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Mother and child bedtime story
Bedtime Routine

How to Make Bedtime Stories Part of Your Routine

GoodNites®

Remember how much you loved listening to bedtime stories back when you were a kid—how you treasured the opportunity to snuggle up with your mom or dad, connecting over a great story? It was almost enough to make you look forward to bedtime. Almost.

Why Bedtime Stories Matter 
There’s no doubt about it. Humans are hard-wired to love stories. Stories help us make sense of our world and they give us the opportunity to work through powerful—even painful—emotions. (Remember how your heart broke a little when Charlotte died? Yeah. Me too.) Stories can also help a child to work through worries and frustrations, including anxiety about bedwetting. And they serve as relationship glue, helping a child to feel safe, secure, and loved as she makes the transition from daytime to dreamland. Is it any wonder that bedtime stories have been part of children’s bedtime routines for as long as there have been parents and kids? 
The Secrets of Great Bedtime Stories

Of course, it’s one thing to tell a bedtime story and it’s another thing to tell a really great bedtime story—a story that truly resonates with a child. If you’re wondering what kinds of bedtime stories children love, a group of UK researchers have the answer. Their survey of over 1000 British children revealed the ideal story length (just under nine minutes), the preferred cast of characters (a dragon, a princess, a wizard, and a fairy), and the perfect story structure (a rip-roaring adventure that wraps up with the proverbial happy ending). Another tactic that’s worked for generations? Tell your child stories drawn from real life – either yours or theirs. Our child will love hearing about that funny thing she said or that almost impossibly cute thing she did when she was really little, just as she’ll be fascinated to learn about the struggles you faced and challenges you overcame during your own growing up years. (Maybe you struggled with bedwetting, too?)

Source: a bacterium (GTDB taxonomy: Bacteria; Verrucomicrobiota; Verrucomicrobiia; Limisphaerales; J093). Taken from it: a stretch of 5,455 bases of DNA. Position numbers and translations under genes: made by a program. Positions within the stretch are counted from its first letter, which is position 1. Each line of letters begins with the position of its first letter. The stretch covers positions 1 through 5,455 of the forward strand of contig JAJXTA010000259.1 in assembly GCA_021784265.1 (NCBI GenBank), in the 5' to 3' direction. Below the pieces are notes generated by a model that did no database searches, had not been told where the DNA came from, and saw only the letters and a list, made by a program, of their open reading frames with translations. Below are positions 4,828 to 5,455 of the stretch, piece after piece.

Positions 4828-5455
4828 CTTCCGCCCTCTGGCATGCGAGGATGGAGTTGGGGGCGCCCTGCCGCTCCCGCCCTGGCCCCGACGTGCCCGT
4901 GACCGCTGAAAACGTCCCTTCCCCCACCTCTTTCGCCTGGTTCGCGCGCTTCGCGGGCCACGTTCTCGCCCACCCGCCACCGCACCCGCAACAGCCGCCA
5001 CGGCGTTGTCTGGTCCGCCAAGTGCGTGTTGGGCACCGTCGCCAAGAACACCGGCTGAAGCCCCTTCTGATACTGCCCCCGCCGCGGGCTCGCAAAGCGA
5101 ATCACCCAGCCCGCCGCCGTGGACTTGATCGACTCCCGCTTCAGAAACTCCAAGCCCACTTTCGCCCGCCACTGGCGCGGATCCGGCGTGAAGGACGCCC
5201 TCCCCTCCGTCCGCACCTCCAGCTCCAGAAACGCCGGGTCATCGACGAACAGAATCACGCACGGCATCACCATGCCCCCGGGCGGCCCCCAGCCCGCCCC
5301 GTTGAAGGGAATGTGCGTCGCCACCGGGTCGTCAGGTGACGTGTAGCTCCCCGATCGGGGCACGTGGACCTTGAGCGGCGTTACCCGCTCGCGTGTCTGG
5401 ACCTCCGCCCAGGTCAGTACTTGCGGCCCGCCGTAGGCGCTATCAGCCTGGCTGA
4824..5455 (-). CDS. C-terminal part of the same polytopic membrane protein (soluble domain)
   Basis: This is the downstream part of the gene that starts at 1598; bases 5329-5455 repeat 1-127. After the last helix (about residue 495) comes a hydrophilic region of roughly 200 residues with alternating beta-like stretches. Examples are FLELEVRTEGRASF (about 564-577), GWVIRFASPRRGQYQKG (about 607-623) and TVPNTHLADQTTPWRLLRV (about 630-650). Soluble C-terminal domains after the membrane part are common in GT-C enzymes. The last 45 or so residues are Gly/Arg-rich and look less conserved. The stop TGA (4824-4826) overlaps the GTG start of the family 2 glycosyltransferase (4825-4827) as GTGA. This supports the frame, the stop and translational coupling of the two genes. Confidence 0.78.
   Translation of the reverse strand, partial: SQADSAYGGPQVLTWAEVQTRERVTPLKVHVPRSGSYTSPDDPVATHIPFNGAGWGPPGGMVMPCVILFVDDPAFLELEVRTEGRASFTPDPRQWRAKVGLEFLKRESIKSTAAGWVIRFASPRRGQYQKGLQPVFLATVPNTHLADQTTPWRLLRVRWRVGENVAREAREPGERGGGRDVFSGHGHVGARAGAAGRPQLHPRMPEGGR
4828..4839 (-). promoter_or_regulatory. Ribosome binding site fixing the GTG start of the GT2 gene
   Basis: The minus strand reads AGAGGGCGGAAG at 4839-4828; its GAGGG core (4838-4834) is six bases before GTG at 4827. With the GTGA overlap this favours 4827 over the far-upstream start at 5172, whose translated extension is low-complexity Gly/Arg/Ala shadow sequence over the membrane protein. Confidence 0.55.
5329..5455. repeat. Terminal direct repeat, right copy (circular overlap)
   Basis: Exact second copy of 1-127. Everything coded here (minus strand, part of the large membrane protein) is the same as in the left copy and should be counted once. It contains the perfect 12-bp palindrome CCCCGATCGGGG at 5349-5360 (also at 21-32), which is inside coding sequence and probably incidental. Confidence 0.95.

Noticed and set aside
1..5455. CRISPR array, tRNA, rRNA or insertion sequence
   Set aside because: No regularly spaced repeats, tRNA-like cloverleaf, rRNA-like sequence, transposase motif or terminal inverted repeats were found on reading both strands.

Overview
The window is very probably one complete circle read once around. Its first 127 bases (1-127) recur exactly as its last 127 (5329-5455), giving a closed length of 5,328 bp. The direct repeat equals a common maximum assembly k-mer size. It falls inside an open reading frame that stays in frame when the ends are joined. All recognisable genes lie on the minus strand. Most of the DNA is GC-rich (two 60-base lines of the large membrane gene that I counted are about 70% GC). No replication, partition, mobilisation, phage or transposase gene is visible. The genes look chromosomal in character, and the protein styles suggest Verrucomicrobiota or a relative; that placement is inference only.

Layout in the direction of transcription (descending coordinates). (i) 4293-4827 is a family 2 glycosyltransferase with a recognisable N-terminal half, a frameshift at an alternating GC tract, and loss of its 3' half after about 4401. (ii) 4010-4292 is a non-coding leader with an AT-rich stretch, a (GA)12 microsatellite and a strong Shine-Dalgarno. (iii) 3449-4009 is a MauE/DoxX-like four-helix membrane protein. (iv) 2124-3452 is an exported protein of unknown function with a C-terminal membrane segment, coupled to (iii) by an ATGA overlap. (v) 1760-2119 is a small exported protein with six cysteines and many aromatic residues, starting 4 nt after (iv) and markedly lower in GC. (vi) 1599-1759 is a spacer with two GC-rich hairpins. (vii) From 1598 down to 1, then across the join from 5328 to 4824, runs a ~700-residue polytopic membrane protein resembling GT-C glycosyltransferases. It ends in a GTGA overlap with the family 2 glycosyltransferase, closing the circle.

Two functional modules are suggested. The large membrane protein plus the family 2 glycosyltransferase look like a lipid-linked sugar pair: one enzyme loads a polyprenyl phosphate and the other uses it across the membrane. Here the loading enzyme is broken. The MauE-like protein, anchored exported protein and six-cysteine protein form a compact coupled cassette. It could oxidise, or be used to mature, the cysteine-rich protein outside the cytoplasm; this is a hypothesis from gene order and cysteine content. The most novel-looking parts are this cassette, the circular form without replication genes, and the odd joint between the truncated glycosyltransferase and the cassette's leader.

Inspiration unlimited 

Not quite sure how to get started? The children’s librarian at your local library can be a great resource, helping you zero in on stories your child is sure to love. 

Prefer to go online? You’ll find a wealth of stories and storytelling resources there, too. For example, the Indianapolis Public Library has pulled together this list of over 100 bedtime story videos featuring much-loved children’s books like The Very Hungry CaterpillarOlivia, and Alexander and the Terrible, Horrible, No Good, Very Bad Day.  

While online stories can be convenient, you should try to avoid screens at bedtime. The light emitted from a computer screen or electronic device may cue your child’s brain to stay awake instead of falling asleep! So you’ll want to enjoy them in audio-only mode or just use them as inspiration for your own “told by mom and dad” bedtime story. You could either retell the author’s story in your own words or create a brand new story of your own sparked by the original tale. (You get bonus marks for working your child into the story.) 

A good story can be an important part of your child’s bedtime routine, and there are a lot of reasons to make this a priority. So put down the phone and pick up your imagination – it could result in a lot of great stories and even better nights for you and your child.

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